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Abracadabra

October 15, 2012

What do the author Salman Rushdie and the Broadway show, “The Book of Mormon,” have in common? To find the answer, we have to go all the way back to the beginning.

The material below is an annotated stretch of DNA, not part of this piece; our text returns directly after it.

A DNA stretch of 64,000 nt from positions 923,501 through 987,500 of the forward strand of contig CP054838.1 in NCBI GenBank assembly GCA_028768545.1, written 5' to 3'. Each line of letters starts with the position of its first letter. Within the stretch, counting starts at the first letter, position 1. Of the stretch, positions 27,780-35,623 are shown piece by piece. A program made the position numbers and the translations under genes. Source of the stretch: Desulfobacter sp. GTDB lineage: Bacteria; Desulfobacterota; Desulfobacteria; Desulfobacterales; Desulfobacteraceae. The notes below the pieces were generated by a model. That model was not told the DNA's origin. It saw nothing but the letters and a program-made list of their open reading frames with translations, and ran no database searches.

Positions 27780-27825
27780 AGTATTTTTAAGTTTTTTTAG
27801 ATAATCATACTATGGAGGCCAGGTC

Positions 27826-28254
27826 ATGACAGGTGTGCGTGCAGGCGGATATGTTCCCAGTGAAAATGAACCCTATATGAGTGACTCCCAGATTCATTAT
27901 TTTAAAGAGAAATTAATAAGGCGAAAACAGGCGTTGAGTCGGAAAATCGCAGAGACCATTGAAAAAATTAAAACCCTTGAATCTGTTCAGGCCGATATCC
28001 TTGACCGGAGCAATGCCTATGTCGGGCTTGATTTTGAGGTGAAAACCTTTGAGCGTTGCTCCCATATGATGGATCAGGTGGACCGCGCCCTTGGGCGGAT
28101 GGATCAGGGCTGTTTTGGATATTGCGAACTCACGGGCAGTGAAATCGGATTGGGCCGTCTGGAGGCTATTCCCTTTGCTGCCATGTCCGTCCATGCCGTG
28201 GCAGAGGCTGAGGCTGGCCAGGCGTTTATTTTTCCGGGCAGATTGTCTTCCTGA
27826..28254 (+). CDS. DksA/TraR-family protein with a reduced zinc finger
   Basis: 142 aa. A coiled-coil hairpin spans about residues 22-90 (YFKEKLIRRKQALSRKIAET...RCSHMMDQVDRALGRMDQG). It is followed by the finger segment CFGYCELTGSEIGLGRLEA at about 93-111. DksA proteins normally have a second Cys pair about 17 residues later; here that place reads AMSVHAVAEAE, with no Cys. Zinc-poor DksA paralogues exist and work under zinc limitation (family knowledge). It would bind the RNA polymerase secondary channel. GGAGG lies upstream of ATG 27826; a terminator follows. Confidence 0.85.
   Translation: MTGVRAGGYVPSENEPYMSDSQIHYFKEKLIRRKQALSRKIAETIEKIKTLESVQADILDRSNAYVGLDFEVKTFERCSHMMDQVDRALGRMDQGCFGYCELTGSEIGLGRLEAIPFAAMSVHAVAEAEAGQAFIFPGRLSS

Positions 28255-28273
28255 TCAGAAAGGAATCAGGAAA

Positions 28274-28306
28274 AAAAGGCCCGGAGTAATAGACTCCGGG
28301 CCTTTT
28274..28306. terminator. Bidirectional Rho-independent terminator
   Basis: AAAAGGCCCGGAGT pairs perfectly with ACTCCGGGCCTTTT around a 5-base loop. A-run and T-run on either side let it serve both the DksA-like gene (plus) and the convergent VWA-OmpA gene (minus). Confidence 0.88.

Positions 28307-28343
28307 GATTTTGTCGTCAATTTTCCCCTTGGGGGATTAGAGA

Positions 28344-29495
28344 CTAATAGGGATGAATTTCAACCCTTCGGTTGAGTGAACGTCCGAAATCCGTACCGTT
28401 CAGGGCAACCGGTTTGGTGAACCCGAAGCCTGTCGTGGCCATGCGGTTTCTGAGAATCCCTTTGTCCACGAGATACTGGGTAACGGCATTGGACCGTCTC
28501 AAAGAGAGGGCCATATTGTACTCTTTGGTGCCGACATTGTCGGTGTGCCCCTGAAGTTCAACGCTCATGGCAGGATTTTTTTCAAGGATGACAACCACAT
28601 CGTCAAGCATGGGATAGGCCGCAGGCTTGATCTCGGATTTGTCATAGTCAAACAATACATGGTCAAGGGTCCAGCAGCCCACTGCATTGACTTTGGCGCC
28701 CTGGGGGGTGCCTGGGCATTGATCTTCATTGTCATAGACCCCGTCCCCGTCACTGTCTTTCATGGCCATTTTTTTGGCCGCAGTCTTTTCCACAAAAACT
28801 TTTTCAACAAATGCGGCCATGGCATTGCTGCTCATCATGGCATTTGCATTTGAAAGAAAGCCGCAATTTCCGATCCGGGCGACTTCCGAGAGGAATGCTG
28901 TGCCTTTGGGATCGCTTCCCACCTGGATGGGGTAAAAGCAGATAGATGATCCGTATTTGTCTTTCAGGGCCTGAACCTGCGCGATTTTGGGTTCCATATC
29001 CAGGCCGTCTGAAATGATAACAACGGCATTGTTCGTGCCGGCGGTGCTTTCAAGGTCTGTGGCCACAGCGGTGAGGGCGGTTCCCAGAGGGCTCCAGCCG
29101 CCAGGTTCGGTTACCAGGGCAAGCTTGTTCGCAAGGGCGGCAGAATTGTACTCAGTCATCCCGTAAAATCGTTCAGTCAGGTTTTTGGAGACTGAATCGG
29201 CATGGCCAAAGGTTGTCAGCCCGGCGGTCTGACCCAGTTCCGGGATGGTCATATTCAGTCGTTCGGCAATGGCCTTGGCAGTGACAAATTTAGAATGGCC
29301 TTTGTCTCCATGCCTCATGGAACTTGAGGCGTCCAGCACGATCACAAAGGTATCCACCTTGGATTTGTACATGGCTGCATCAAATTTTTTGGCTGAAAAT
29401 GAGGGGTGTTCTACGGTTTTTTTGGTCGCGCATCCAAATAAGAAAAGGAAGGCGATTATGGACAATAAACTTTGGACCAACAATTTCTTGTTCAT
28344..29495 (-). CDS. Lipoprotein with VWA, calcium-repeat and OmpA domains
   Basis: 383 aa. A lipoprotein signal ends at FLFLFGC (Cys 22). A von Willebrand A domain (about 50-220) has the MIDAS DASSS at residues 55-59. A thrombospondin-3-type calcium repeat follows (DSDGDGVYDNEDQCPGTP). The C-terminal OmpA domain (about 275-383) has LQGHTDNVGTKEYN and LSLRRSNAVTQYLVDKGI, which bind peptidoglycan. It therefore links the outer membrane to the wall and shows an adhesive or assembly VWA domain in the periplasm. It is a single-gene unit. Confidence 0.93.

Today we began at the very beginning … telling once again the story of the creation of the world. It is a basic principle of Judaism that the world was created ex-nihlio – out of nothing. So, what did God use to form the heaven and the earth and sea and the birds and the bees and the vegetation and the human being? What he used were words. On each and every day of the six days of creation, whatever it was that was created begins with the words: “vayomer Hashem – and God said …” In the Ethics of the Fathers we are taught: “B’asarah maamorot nivra ha-olam – by ten acts of speech the world was created.” Ten times in the first chapter of Genesis we find the words, “And God said …” “And God said: let there be light.” “And God said: let the waters swarm with swarms of living creatures.” “And God said: let the earth bring forth the living creature after its kind.” “And God said: let us make man in our image.” God created the whole world with words and letters … with the power of speech. How did He do it? I guess it’s magic! That magic formula, “abracadabra,” is nothing more than the Aramaic words for “I will create as I speak.” The power of speech began with the Divine and was considered so significant and so powerful that God decided to pass it on to the human being. What is it that makes man different than the animal? We read in this morning’s Torah portion: “Vayipach b’apav nishmas chaim – and God blew into man the spirit of life” which the classic Biblical commentator, Onkelos, translates as: “Ruach mimallalah – a speaking spirit.” READ MORE

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